PCN Newsletter 14th May
This is the eighth weekly newsletter.
Do not worry about returning your DVD if your group meetings are on pause. All loan dates have been extended by six months and nobody is at the moment waiting for your current DVD because so far we have been able to juggle between multiple copies, and/or divert fresh hirers to other titles. I’ve had interesting news from some PCN groups who are planning to continue their meetings in a new way. At least one group was about to resume the course where they left off - but in a zoom meeting, and two groups are planning to start new DVD courses in this way. I expect we’d all like to hear the experiences of these pioneers, if they would be willing to report back to the rest of us. My first concern was whether there might be a performing rights problem, but someone explained that as long as it is a meeting with known people, rather than a public performance open to all this is just another way of meeting. In any case I would expect the publishers to understand. Just one other notice from the DVD library. Existing hirers have already paid the cost of return postage on all discs in their course and should use their return labels as normal with no additional payment required. The postage cost for all new hires from today will increase in line with Royal Mail price changes this year. These changes have affected both the outward and the return prices. It will be £3.50 per disc package – but this still covers return postage and any Royal Mail price rises during the period of your hire. https://www.pcnbritain.org.uk/resources/dvd-library best wishes, JessGretta Vosper once wrote that it is time for “humanists and atheists, sceptics and agnostics to see they share a common future with the many who are still comforted by their religious beliefs”. Perhaps now more than ever that must be true. If ever there was a time for people who want the best for society, people who seek ‘the common good’ to be willing to work together, this must be it. Like many of us, my mind has been turning recently to the future – life ‘post covid19’ – the much heralded ‘new normal’. I think lots of people really just want the old normal back, and I don’t blame them. We get used to things, and we like them that way. I like to have pizza on a Saturday evening, I don’t mind a change every now and then, but I look forward to getting back to normal. How much more so for those who have found their lives turned upside down by the virus. There is a danger sometimes that we ‘progressives’ find ourselves permanently socially distanced from our more conservative counterparts, perhaps because we’ve been hurt, or just because we find their theology weird, annoying or plain boring. The reason that this is dangerous is that it has the potential to stop us from making common cause with them when it counts. And right now it counts. We may be fed up with dodgy doctrine, but ultimately we need to work together to ensure that the poor are cared for. We might not be interested in hearing the latest news from their church, but we need to find a way to keep food banks running. We’re on the brink – perhaps we’re over it already – of the biggest recession in living memory, this has the potential to drive people into appalling poverty, if they weren’t there already. It’s time for us all to work together, sceptics, agnostics, atheists, die hard conservatives, and the ‘non binaries’ too for the sake of human flourishing. Simon Cross, PCN Trustee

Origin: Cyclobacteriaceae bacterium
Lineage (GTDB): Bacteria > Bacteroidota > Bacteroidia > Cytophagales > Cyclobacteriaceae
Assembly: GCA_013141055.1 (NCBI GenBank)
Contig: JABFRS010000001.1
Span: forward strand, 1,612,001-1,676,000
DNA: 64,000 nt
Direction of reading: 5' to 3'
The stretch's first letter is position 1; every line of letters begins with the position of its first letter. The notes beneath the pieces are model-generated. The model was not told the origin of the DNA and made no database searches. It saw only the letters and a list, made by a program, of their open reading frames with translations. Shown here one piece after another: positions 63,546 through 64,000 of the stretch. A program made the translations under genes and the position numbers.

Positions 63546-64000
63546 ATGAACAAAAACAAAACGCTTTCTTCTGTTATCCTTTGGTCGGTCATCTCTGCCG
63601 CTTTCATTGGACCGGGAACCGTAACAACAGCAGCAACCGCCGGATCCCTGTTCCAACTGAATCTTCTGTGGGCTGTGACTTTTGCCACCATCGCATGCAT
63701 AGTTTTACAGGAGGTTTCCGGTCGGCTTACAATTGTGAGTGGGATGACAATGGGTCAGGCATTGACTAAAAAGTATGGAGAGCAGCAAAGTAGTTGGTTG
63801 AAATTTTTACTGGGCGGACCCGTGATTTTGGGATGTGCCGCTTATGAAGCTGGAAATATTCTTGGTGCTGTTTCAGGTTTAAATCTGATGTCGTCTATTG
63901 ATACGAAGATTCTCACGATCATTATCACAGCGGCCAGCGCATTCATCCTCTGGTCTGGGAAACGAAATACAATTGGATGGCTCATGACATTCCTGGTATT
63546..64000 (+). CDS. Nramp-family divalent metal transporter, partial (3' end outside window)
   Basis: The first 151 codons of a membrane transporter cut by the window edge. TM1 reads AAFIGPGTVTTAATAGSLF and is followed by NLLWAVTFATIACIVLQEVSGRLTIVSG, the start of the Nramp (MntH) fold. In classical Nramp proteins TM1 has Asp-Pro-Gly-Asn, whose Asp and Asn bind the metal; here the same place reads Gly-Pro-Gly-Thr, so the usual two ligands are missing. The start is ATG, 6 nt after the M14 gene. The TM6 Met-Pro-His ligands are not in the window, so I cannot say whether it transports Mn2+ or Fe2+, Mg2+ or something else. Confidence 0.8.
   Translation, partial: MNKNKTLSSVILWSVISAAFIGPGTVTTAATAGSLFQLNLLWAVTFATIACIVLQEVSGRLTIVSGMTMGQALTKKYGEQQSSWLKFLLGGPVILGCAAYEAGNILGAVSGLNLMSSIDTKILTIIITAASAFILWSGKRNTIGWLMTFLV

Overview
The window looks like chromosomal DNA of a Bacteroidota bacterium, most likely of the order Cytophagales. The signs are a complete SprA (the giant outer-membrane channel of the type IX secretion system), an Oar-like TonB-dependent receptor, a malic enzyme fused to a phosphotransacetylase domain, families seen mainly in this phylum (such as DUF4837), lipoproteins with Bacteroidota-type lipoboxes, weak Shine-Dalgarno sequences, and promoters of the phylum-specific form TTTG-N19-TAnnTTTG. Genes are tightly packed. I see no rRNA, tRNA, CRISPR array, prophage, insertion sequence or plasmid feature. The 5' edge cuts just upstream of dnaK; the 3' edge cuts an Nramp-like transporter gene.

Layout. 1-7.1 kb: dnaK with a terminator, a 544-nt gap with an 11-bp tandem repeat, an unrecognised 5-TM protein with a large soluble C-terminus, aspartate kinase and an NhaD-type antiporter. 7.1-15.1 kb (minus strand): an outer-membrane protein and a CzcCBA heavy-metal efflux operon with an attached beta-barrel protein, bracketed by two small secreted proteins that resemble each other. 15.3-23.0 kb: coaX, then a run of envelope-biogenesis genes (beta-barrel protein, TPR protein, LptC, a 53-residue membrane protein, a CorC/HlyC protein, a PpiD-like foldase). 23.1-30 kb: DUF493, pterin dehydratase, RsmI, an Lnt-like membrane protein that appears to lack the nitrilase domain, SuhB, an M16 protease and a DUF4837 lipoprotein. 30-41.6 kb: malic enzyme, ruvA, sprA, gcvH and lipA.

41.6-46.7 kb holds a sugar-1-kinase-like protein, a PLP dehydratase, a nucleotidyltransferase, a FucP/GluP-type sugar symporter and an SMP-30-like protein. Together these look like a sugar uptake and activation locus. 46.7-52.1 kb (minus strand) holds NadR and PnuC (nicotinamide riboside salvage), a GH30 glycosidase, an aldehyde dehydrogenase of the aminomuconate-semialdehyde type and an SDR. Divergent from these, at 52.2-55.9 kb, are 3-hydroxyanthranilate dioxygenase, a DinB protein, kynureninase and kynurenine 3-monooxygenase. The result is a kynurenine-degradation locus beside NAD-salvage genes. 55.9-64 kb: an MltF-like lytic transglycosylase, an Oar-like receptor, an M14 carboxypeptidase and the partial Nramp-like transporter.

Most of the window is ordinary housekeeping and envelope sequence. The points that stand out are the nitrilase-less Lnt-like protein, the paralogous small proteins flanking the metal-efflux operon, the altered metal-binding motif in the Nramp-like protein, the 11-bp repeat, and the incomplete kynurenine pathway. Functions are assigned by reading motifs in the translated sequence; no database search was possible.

I have never really got into mindfulness; I have been on various courses and know it works for others but it has never really struck a chord with me. Until I watched my daughter helping me bring the washing in. I pass the washing from the line to her and she in her infinite 19-month-old wisdom selects the precise spot within the washing basket where the item needs to go. A tiny pair of leggings here, a pair of socks there. When the washing pile gets too high in the basket I ask her to squash it down and she considers her task before attacking the previously perfectly piled washing with great enthusiasm. She squashes and squashes letting out little huffs of exertion as she does so. When she is finished she looks at the compacted washing, smiles with satisfaction and then wanders off. Toddlers are great at mindfulness and being in the now, they are utterly focussed on their task and pay attention to each and every detail of it until it is completed to their exacting (and unfathomable) standards. From her I learn that each task has a value of its own and that I should pay attention to it, not divide my mind between things. This is easier said than done when one has many different roles that often require attention at the same time. Although that is the lesson, these things may all ask for my attention at the same time but I can only really focus on one and accomplish it to the best of my ability. The wandering off though is the point at which the lesson on mindfulness ends and I need to move from being mindful to being watchful because as every toddler knows, everything is better with added mud, even the washing. Sarah Guilfoyle, PCN Administrator